For a small community, Greenfield, Mo., was plagued with what appeared to be major inflow and infiltration (I&I) problems. The sewer pipes...
Protection of our nation's drinking water reached a significant milestone last month with the completion by drinking water systems, in conjunction with states and the Environmental Protection Agency (EPA), of 32,000 assessments of lakes, reservoirs, rivers, and aquifers that provide drinking water to communities across the country, EPA Assistant Administrator for Water G. Tracy Mehan III announced Friday. The assessments will provide critical information for protection of the sources of drinking water.
"We must ensure that when we turn on the tap, we can trust that the water we drink is safe for us and our families," said Mehan. "Due to the extraordinary efforts of thousands of people across the country, we have new information at the local level about potential sources of contamination to our water. We can now build on our success and use this information to renew and invigorate our efforts to protect the sources of our nation's drinking water."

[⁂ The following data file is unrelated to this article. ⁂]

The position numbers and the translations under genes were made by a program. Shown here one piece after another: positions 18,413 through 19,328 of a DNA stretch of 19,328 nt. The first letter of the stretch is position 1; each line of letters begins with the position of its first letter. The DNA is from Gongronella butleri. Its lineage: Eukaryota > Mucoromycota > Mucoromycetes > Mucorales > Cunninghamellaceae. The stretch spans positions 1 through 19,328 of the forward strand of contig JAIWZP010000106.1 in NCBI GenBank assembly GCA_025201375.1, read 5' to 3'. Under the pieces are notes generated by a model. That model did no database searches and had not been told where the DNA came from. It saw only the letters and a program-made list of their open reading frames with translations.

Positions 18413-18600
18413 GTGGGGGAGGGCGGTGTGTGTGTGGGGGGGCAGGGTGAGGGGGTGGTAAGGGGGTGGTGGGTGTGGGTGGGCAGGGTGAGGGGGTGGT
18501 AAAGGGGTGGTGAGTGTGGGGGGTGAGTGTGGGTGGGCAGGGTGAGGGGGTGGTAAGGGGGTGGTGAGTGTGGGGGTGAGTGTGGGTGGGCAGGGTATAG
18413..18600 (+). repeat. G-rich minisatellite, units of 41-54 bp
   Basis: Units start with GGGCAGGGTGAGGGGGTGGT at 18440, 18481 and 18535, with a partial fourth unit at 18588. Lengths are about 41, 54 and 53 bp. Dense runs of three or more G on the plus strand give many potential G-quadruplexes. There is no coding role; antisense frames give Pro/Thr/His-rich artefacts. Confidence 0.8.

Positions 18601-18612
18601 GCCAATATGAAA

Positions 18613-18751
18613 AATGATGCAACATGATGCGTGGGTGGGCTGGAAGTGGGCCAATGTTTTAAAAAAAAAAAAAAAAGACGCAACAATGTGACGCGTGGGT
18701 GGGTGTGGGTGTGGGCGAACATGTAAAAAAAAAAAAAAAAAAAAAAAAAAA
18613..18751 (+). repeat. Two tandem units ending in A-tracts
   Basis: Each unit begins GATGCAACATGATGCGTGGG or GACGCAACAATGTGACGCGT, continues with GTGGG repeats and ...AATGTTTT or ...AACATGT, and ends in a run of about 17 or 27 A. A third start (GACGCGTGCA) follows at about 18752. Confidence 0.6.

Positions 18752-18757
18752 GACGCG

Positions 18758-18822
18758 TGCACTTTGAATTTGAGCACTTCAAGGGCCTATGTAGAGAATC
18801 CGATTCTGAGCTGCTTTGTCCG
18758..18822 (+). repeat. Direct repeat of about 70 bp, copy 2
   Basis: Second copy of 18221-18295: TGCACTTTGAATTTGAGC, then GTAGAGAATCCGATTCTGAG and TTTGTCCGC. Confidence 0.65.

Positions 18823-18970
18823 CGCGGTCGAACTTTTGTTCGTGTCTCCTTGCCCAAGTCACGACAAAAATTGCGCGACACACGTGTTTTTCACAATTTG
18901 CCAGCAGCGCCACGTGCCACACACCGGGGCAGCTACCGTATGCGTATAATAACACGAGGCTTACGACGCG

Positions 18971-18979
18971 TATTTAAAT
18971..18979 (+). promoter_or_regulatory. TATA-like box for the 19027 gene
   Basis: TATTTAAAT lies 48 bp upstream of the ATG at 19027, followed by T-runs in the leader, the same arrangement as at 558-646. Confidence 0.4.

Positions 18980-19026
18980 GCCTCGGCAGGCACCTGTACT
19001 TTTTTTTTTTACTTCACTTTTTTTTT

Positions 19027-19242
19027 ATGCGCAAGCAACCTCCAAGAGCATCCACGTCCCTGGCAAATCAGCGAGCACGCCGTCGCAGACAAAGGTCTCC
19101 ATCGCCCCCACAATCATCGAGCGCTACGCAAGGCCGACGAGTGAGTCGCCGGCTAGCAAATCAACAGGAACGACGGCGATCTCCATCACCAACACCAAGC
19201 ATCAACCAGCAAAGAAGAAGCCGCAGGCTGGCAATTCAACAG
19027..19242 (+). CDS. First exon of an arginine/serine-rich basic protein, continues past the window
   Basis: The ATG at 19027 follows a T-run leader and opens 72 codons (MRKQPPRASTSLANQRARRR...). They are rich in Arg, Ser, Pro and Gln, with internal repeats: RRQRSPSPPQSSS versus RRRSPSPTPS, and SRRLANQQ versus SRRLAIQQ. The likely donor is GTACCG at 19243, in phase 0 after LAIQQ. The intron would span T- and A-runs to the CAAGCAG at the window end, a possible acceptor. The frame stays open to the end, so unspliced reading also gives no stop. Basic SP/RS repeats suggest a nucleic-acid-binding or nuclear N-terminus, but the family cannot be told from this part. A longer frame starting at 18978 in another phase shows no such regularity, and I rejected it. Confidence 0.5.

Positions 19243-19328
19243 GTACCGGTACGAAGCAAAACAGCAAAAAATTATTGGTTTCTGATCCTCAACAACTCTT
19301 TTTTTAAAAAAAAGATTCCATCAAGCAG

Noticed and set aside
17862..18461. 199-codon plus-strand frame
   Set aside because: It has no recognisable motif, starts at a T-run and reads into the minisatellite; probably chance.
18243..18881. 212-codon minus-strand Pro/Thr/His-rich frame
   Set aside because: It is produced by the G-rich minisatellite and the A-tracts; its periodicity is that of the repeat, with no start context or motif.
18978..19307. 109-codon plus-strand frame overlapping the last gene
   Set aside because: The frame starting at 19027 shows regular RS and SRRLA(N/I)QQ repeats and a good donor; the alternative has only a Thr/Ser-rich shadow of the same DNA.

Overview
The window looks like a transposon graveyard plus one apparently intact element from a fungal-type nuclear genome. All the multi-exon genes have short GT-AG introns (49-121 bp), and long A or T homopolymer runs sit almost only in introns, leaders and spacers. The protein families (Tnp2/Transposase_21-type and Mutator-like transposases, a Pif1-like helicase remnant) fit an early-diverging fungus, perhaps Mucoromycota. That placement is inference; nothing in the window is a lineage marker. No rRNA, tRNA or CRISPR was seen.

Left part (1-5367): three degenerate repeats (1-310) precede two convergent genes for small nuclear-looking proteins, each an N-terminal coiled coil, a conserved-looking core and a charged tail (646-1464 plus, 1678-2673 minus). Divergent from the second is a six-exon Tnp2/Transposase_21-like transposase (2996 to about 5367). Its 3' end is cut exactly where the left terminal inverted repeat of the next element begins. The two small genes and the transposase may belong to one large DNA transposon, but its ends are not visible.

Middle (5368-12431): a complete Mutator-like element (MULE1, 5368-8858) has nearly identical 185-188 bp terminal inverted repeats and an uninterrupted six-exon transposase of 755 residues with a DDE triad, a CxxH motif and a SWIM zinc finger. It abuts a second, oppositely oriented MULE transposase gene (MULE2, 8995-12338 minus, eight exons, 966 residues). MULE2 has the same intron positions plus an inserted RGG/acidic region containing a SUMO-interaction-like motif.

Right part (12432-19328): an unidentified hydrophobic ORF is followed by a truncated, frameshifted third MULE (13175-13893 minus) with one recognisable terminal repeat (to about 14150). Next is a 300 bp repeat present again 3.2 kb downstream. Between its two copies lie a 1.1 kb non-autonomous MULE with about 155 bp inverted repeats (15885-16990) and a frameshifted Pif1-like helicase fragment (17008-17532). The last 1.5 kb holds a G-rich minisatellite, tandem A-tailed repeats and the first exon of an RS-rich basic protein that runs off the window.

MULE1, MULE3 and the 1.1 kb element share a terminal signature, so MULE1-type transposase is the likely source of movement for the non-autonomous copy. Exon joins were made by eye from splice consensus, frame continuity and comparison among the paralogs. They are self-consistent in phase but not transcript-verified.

As part of this effort, more than 500 people representing water systems, state and local governments, conservation and public health groups, and the private sector are attending the U.S. Environmental Protection Agency's first national conference on "Protecting the Sources of the Nation's Drinking Water" June 2-4 in Washington, D.C.
The three-day conference will focus on fostering partnerships among the groups, and build on successes across the country. The sessions will feature discussions by technical assistance providers, state program managers, drinking water utilities, local watershed organizations, agricultural experts and others. The keynote speaker is former U. S. Senator Paul Simon.
In his speech "Challenges and Opportunities of Source Water Protection," Assistant Administrator Mehan will applaud the successes of the program and address ways the participants can maximize their efforts to better protect the nation's drinking water. "I am pleased to report that 32,000 assessments have been completed nationwide and the balance will be completed within the year," Mehan announced. "We are on track for a successful completion of this statutory goal."
The1996 Safe Drinking Water Amendments required assessments of potential sources of contamination of drinking water in 52,000 community water systems across the country which serve more than 90 percent of Americans. Potential sources of contamination may include underground storage tanks, agricultural runoff, overflowing storm sewers, septic systems, and accidental industrial discharges.
The 2003 National Source Water Protection Conference runs June 2-4 at the Hotel Washington in Washington, D.C. For more information, visit Web site www.epa.gov/safewater/protect.html.